Tuberculosis (TB) is an emerging disease which affects about one-third of the world’s population, especially in developing countries. TB of the spine is the most common type of skeletal TB. Cervical spine TB is rare, constituting 2-3% of all cases of spinal TB. We would like to present an unusual case of tuberculosis of the C1, C2, and C3 vertebrae with neurological deficit and its difficult management. A new method of treatment was done for this patient, which included reconstruction of the odontoid process using a tricortical iliac crest graft that was fixed with an anterior cervical plate. On follow-up, there was good incorporation of the graft. The neurological condition of the patient improved and was normal with partial restriction of neck movements. We suggest this technique to be worthwhile for treatment of this disease at this location.
Tuberculosis (TB) is an emerging disease that affects about one-third of the world’s population, especially in developing countries . Skeletal TB constitutes 3-5% of all cases of TB, with TB of the spine being the most common . Cervical spine TB is rare, constituting 2-3% of cases of spinal TB, but consequences are serious as death can occur due to cord compression secondary to atlantoaxial dislocation . Upper cervical TB accounts for only about 1% of all cases of spinal TB . It carries a significant risk of neurological involvement , and hence, diagnosis and intervention are necessary.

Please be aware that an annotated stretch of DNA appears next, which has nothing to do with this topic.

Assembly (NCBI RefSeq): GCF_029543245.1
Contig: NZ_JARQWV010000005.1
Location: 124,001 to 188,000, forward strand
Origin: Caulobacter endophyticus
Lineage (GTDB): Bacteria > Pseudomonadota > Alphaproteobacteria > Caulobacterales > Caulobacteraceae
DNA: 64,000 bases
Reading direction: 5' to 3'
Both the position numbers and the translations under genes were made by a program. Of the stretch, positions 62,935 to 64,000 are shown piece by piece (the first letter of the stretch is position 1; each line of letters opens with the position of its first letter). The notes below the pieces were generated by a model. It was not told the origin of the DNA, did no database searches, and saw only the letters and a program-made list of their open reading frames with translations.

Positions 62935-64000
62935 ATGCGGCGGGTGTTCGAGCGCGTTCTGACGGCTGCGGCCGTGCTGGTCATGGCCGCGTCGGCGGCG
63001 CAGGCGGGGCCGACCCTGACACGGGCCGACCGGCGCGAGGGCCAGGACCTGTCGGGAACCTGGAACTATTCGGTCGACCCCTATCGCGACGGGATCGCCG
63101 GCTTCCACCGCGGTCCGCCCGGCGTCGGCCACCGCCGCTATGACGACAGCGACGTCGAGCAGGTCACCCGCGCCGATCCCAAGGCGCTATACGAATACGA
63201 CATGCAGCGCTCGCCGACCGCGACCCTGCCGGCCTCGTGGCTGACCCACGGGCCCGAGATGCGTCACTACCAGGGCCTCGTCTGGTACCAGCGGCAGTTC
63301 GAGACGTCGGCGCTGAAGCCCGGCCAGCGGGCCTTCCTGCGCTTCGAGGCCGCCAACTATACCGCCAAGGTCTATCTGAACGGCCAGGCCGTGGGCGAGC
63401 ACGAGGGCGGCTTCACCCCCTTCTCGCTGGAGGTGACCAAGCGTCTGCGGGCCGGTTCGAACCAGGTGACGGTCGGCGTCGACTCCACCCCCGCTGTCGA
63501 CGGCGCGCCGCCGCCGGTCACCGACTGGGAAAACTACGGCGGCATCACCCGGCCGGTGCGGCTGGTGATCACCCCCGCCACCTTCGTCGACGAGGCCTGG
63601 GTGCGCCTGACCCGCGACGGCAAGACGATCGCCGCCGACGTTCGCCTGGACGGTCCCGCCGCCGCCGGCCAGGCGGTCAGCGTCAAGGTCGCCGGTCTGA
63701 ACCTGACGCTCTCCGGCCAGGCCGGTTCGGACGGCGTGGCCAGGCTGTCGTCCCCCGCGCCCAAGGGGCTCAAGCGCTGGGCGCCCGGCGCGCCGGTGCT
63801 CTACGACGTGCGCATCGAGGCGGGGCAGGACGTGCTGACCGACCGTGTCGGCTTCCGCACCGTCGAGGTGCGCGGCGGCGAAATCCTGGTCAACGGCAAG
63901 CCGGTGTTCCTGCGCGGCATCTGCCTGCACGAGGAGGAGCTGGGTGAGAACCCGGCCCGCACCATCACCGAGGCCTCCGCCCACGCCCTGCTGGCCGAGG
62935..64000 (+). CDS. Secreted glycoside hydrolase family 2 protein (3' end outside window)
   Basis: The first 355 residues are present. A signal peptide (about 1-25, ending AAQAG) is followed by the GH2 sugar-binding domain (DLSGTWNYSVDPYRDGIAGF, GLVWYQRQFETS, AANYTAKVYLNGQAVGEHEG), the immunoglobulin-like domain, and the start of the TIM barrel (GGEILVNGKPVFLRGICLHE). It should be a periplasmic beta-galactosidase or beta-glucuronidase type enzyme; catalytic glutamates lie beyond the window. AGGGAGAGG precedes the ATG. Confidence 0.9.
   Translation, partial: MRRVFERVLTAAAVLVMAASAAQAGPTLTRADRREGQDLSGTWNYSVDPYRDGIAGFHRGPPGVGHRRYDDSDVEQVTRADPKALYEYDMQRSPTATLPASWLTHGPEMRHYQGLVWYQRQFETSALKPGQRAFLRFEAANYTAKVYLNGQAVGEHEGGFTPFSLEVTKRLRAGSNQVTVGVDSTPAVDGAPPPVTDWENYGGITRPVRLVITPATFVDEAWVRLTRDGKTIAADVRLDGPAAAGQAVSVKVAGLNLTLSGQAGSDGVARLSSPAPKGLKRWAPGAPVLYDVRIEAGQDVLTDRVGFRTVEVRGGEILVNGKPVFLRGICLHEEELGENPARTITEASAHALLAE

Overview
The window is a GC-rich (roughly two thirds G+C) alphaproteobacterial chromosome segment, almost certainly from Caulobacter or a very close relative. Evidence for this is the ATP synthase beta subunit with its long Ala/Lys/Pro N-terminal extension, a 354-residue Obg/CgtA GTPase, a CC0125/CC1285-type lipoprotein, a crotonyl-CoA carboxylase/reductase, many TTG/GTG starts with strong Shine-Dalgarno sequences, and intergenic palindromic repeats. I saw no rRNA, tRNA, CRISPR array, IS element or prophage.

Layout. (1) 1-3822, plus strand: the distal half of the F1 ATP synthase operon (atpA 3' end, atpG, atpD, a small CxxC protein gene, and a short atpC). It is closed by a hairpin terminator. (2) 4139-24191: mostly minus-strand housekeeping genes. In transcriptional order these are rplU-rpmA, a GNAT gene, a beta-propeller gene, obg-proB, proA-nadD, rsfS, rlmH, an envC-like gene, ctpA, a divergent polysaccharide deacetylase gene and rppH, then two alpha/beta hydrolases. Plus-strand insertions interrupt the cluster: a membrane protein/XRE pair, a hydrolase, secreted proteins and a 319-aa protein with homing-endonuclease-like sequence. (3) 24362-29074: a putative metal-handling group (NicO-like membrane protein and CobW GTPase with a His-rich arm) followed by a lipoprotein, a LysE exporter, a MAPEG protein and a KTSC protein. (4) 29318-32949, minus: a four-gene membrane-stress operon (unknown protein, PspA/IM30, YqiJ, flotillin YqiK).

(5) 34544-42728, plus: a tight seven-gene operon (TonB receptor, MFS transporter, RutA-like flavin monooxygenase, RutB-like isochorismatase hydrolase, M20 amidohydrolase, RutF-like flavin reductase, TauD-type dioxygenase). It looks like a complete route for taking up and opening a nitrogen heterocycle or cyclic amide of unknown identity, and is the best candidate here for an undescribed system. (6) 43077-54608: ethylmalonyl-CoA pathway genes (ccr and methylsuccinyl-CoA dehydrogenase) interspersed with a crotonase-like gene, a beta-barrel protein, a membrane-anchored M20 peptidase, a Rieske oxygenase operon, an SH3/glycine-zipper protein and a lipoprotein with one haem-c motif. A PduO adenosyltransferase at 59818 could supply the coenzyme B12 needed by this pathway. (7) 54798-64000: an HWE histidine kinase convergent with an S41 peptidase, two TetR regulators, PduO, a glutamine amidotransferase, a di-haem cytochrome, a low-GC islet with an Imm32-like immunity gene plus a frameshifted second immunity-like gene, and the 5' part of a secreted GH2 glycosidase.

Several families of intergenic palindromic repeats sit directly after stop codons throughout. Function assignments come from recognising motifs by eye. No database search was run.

Lesions of the odontoid process in Pott’s disease affecting the cervical spine are very unusual and range from minor damage to bone destruction, leading to spinal instability.
The different lines of management include anti-tuberculous drugs with traction and halo-pelvic fixation or adjunctive surgery (debridement and stabilization) in patients with severe or persistent neurological complications/vertebral instability.
We would like to present an unusual case of tuberculosis of C1, C2, and C3 vertebrae with neurological deficit and its management. To our knowledge, this is the first such reported case in the literature.
A 17-year-old female patient presented with pain and restricted movements in the neck for the previous three months. The pain was insidious at onset, dull in nature, and was increasing gradually. She also had a low-grade fever, which was relieved with medication. She was treated conservatively elsewhere but had only temporary relief and movements were still restricted. She was diagnosed with pulmonary tuberculosis 15 days prior to presentation for which AKT Category I had been started. She presented to us with a four-day history of weakness and tingling sensation in the left upper limb and torticollis. The patient agreed to participate and was explained the nature and objectives of this study, and informed consent was formally obtained. No reference to the patient's identity was made at any stage during data analysis or in the report.